Academic excellence is hard-earned and consistency proved to be McGill’s watchword for the 2020 edition of the QS World University Rankings by Subject as 30 McGill subjects ranked in the top 50 globally.
The remaining 11 of 41 McGill subjects ranked, were all rated in the top 100 worldwide – an impressive showing considering the rankings are based on detailed comparative analysis of 13,138 individual university programs at 1,368 universities around the world.
For the fifth-straight year, Engineering – Mineral & Mining was McGill’s top-ranked subject, coming in at sixth place. This marks the fourth-straight year Mineral & Mining has made the top 10 globally. Library & Information Management also placed in the top 10, at ninth. McGill’s two other top 20 subjects included Anatomy & Physiology (18th) and Linguistics (19th). Philosophy took the biggest jump, moving from the 51-100 bracket to 43rd on the list.
The QS rankings also rate universities in five broad disciplinary areas; Arts & Humanities; Engineering & Technology; Life Sciences & Medicine; Natural Sciences; and Social Sciences & Management. McGill ranks in the global top 50 in all five areas, with Arts & Humanities leading the way at 27th in the world.
The rankings, by global higher education analysts QS Quacquarelli Symonds, evaluates 48 of the most popular subjects with students around the world, making it one of the most comprehensive rankings of its kind.
Each of the subject rankings is compiled using four sources. The first two of these are QS’s global surveys of academics and employers, which are used to assess institutions’ international reputation in each subject. The second two indicators assess research impact, based on research citations per paper and h-index (which measures productivity and citation impact of the publications of a scientist or scholar) in the relevant subject.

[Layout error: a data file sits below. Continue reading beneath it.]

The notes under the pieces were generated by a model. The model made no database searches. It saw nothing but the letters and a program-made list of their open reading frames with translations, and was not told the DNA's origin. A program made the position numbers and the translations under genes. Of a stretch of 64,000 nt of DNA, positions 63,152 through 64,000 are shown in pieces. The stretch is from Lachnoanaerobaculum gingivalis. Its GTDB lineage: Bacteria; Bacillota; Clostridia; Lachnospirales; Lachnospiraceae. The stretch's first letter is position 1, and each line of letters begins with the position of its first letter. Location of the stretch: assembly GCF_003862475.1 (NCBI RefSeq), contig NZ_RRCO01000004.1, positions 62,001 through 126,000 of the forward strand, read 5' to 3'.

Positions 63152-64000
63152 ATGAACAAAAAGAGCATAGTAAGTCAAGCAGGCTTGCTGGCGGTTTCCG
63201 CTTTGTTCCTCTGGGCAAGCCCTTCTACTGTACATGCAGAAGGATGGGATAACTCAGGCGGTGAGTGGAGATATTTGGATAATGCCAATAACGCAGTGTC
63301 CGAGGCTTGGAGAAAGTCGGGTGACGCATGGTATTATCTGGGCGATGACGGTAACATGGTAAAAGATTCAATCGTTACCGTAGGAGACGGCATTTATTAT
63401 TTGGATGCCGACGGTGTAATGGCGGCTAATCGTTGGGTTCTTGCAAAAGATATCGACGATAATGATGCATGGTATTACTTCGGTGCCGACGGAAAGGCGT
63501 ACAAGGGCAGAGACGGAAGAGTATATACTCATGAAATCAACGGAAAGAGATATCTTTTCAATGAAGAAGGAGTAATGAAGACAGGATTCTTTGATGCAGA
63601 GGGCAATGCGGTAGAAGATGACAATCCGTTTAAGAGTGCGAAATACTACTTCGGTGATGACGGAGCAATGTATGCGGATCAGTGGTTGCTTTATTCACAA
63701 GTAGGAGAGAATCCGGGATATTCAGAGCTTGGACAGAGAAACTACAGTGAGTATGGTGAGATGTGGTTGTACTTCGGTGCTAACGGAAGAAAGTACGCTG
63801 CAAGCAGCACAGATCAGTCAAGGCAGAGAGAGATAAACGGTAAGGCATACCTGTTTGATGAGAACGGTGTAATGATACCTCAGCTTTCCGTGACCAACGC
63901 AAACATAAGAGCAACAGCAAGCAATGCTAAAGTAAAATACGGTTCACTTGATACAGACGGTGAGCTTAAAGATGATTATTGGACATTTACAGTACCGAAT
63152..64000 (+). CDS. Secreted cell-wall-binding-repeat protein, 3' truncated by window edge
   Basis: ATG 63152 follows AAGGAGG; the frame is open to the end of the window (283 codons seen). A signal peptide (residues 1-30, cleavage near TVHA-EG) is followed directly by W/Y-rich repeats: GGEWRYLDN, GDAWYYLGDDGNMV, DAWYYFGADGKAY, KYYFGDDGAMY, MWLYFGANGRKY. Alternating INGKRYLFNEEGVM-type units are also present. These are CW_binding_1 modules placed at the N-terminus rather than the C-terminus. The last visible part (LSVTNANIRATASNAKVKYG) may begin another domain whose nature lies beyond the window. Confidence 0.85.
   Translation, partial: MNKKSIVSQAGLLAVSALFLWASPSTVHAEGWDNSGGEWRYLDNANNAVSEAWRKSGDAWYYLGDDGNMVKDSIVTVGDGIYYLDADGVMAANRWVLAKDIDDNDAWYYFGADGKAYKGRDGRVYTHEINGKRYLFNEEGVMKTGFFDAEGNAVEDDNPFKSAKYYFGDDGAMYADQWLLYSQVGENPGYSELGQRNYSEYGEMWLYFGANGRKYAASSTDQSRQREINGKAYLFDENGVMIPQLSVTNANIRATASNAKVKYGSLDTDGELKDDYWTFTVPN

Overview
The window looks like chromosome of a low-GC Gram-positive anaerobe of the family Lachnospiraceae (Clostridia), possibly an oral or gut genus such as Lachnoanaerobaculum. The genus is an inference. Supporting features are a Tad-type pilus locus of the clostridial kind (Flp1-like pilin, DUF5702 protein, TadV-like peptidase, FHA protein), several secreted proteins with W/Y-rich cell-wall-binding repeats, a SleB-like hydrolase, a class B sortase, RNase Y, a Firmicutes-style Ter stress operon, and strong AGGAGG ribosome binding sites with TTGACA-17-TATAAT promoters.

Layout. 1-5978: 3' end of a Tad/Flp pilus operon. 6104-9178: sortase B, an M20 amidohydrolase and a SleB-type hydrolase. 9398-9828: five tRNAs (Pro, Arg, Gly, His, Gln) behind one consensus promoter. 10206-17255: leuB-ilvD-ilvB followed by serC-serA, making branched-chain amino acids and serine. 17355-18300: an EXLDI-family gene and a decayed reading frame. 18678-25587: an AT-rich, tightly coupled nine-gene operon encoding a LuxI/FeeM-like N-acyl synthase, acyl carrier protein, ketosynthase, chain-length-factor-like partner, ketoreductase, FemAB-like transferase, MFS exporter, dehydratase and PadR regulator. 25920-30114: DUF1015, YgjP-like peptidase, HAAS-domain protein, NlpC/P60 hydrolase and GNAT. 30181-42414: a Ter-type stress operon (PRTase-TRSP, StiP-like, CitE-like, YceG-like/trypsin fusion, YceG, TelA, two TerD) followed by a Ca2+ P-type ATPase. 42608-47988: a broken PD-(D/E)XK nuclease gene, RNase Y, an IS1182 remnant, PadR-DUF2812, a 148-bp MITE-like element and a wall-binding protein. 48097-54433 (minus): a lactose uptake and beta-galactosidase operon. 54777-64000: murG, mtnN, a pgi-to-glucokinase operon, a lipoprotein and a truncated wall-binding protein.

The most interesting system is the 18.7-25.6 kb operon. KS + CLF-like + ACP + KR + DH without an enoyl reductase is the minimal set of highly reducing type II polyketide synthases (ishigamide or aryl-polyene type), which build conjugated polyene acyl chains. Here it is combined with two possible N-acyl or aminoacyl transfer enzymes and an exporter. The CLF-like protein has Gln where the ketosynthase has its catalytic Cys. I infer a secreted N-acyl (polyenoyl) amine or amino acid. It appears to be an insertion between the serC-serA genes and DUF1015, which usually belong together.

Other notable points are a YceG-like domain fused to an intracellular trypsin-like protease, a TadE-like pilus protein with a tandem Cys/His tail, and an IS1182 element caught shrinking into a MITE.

In all, the Canadian higher education sector performed well in QS rankings. With 556 programs from 31 institutions in this year’s subject rankings, Canada is the sixth-most represented country in the world. In terms of top-100 programs, Canada is the fourth-strongest global higher education nation based on 222 programs across 20 institutions.
“Over the last five years, we have seen Canada’s higher education sector retain its status as one of the world’s most consistently excellent,” said Ben Sowter, Director of Research at QS. “While we have not recorded any significant movement in the proportion of top university courses offered by Canadian higher education over the last five years, such relative stability begins to appear more attractive when one accounts for the difficulties faced by both American and British higher education over the last five years – the US has lost approximately five per cent of its top-ten programs year-on-year.”
Sowter continued: “With this year’s results showing that Australia’s universities may also have begun to regress, and with New Zealand’s sector also only just beginning to halt decline, there is – increasingly – much to recommend Canadian higher education.”
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